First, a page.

Economists question Japan’s reputation as a ‘bad investor’

A new study overturns conventional wisdom to show decent returns on external holdings apart from dismal FDI

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Japan’s reputation as a bad investor — earning much less than it should on a vast foreign portfolio — is wrong, according to recent research with big implications for the world’s largest creditor nation.

Despite holding a huge amount of low-yielding bonds, Japan earned an annual average of 4.4 per cent on its foreign assets from 1996 to 2014, while paying only 3.1 per cent to foreigners on their investments in Japan, Kenneth Rogoff of Harvard University and his co-author, Takeshi Tashiro, have found.

The difference adds tens of billions of dollars a year to Japanese living standards, and will become all the more important as the population ages. The big question is whether such returns can continue in a world of low interest rates.

“Our paper can be interpreted as saying Japan has a safe haven effect — it may act as a hedge against extreme events,” says Mr Tashiro, who is based at the Research Institute of Economy, Trade and Industry in Tokyo. “Japan is the second-largest economy in the G7 and has huge net foreign assets.”

In return for Japan’s stability in times of crisis — the yen rose sharply during the Great Recession of 2008-09 — foreigners may be willing to accept lower yields on their holdings. That lets Japan pick up extra return, despite weighting its portfolio towards low-yielding foreign debt, while foreigners own higher-yielding Japanese equities.

Japan has overseas assets of about $8tn and debts of $5tn; the $3tn of net assets is about 75 per cent of gross domestic product. At almost 4 per cent of GDP last year, income from those assets kept Japan’s current account in the black, offsetting trade deficits to pay for more oil after the Fukushima nuclear disaster in 2011.

The scale of Japan’s net assets guarantees an income, but the size of that income depends on their profitability. Crucial to the gap found by Mr Rogoff and Mr Tashiro is debt securities: Japan earned 4.5 per cent on its foreign bonds, while paying just 0.2 per cent. Foreign exchange gains added another percentage point of return.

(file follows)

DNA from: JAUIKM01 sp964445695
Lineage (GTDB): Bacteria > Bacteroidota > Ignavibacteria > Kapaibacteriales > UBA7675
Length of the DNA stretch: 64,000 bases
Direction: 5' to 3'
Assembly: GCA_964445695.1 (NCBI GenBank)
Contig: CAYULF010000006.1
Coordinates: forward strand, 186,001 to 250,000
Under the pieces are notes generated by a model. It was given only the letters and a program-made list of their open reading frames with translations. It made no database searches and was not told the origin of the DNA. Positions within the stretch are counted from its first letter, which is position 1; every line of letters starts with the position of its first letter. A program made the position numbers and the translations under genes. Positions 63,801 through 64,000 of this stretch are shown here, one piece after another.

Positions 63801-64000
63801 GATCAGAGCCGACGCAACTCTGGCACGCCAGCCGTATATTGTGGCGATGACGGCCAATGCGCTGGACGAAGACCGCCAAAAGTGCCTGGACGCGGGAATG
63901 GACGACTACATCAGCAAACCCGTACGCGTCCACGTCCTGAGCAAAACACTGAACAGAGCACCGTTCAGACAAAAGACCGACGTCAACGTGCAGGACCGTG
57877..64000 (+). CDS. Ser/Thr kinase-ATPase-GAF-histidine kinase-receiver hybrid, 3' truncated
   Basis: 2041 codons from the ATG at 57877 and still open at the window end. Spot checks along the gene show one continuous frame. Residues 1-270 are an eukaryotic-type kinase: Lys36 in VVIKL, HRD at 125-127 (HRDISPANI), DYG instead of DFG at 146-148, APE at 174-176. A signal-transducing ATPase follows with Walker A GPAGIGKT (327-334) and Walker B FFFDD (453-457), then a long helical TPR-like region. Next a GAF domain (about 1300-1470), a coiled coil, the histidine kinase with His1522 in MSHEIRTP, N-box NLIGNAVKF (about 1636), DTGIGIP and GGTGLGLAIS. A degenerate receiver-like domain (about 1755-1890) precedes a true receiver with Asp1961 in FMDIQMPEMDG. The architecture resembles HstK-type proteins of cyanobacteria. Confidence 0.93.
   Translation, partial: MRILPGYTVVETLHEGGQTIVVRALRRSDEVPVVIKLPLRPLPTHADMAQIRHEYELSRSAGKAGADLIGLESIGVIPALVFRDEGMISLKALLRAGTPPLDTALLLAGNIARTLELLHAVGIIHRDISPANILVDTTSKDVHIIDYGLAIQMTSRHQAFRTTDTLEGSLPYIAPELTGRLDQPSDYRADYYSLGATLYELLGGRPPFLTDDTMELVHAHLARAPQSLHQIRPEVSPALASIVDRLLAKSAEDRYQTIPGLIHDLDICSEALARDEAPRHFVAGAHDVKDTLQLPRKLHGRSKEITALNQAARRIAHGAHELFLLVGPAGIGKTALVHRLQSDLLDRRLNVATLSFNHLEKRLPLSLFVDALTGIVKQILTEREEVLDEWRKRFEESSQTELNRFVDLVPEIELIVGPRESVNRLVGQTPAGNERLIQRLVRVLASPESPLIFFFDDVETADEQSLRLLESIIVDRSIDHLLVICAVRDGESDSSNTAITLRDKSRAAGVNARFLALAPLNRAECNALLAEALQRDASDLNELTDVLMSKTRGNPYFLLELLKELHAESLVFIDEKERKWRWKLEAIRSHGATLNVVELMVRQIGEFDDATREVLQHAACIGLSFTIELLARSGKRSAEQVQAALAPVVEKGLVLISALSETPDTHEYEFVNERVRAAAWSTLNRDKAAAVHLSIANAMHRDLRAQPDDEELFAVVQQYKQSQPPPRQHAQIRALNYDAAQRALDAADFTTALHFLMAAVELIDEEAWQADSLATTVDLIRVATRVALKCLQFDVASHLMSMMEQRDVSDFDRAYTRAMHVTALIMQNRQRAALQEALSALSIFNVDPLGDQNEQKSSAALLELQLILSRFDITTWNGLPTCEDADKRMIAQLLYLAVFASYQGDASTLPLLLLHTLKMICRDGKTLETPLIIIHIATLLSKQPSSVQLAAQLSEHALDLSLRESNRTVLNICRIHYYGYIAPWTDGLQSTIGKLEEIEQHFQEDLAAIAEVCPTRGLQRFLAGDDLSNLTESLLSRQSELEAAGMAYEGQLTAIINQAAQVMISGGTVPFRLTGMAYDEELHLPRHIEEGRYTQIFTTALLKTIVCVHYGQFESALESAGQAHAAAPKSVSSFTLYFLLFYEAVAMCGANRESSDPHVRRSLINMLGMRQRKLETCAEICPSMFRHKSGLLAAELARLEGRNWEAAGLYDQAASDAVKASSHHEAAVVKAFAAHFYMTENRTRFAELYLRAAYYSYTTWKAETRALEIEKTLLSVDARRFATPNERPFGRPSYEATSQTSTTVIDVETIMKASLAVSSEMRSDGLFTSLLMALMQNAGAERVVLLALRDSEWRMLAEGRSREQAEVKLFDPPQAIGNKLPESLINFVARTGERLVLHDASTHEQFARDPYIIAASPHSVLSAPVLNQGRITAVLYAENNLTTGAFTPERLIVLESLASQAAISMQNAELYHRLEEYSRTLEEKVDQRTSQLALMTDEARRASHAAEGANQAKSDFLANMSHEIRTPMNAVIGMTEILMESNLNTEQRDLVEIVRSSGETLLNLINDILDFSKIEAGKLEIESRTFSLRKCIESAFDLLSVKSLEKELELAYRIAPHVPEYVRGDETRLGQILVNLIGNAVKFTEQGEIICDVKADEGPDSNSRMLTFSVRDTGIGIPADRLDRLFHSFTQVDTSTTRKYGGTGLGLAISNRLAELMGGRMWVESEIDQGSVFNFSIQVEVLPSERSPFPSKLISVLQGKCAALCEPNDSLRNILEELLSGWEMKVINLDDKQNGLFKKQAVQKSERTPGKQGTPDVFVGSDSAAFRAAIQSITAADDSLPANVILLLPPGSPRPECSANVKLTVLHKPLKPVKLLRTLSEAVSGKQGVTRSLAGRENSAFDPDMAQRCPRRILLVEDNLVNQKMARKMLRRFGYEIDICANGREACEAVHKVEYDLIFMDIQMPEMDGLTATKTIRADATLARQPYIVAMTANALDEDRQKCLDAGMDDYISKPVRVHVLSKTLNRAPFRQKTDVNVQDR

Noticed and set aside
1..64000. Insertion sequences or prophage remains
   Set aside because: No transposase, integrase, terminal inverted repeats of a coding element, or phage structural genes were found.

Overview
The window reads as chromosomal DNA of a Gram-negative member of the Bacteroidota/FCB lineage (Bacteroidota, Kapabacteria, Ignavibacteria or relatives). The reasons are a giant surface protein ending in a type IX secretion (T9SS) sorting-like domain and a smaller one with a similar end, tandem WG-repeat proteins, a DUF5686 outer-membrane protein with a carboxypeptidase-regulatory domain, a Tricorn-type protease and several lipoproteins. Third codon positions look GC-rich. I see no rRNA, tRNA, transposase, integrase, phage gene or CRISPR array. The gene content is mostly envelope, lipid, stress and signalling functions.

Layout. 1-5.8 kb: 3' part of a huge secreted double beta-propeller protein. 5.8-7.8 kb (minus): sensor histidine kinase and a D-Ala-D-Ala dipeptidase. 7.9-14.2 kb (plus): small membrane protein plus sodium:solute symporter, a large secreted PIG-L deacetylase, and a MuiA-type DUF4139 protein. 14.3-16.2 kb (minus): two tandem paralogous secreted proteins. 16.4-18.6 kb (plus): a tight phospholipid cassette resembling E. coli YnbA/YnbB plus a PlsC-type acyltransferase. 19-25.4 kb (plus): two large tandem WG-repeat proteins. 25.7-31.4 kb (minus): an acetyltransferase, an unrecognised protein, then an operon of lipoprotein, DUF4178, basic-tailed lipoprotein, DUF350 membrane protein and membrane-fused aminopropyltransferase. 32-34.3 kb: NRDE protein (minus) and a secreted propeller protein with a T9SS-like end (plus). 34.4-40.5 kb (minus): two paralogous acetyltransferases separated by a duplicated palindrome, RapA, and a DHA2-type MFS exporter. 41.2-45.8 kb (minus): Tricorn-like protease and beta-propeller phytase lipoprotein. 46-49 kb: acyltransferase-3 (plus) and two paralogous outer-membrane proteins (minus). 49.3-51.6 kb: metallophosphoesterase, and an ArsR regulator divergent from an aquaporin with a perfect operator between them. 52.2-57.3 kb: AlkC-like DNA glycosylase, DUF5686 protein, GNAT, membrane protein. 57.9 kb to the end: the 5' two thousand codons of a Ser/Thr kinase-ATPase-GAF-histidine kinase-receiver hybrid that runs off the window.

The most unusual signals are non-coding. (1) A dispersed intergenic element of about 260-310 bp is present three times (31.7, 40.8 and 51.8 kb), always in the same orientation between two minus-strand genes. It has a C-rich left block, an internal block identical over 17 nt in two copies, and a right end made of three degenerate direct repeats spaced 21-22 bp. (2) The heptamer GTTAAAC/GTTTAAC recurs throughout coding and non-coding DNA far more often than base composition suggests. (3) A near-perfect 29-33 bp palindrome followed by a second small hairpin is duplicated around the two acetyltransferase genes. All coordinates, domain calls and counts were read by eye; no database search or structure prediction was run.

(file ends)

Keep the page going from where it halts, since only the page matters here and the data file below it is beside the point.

The period they study covers a historic bull market for bonds, however, and the US Federal Reserve is now heading into a cycle of rate rises. Nor is the big yen weakening triggered by prime minister Shinzo Abe’s election in 2012 likely to recur. That could mean a lower return on Japan’s bond portfolio in the future.

The picture is different for direct investment. Japan’s companies earn net income from their factories and branches abroad, but only because they have invested so much, with $1.2tn of outbound direct investment, compared with $200bn coming the other way.

The profitability of Japan’s foreign direct investment (FDI) is dismal: it earned 4.8 per cent a year between 2001 and 2014, while foreigners earned 11.5 per cent on the capital of their subsidiaries in Japan.

Returns on FDI tend to rise over time as overseas operations pay off acquisition finance or overcome their start-up costs. Toyota shows this trend: in the 1990s, the Japanese parent made almost all the profit. Now, its consolidated operating profit, including foreign subsidiaries, is higher by more than $12bn.

Returns at other Japanese companies, which went abroad more recently, may also rise in the future, but only if they bought at sensible prices.

“Cross-border acquisitions in the competitive US market for corporate control do not get the pick of the litter and are often divested,” argues Robert McCauley of the Bank for International Settlements in a recent paper.

“Non-US multinationals make half of their US acquisitions in manufacturing and their targets’ returns are well below the average for US manufacturers,” he says, arguing that foreign buyers, of which Japanese companies are among the biggest, “are taking themselves to the cleaners”.

That leaves equities. Japan directly owns just $500bn in foreign equities, while foreigners own almost $1,400bn in Japanese shares. Equity returns are usually higher, to compensate for the extra risk, making this the reason Japan is often regarded as a bad international investor, excessively averse to risk.

But Mr Rogoff and Mr Tashiro find Japan has done well on its overseas shares, earning an annual return of 9.6 per cent (or 11.5 per cent including foreign exchange gains), while foreigners have made 7.3 per cent.

That may reflect the bad post-bubble years for Japan’s stock market set against excellent returns in the US and elsewhere. If Mr Abe’s corporate governance reforms boost equities in Japan relative to other countries, this gap could reverse.

On the other hand, Mr Abe has also pushed the country’s $1.1tn Government Pension Investment Fund to buy more foreign equities and Japan Post is following suit, reducing the traditional skew in Japan’s portfolio towards bonds.

As Japan enters a demographic decline, it will increasingly live off the returns made from its investments during the boom years. Boosting the yield from its FDI would help. Mr Rogoff and Mr Tashiro’s work suggests that otherwise Japan is holding its own.

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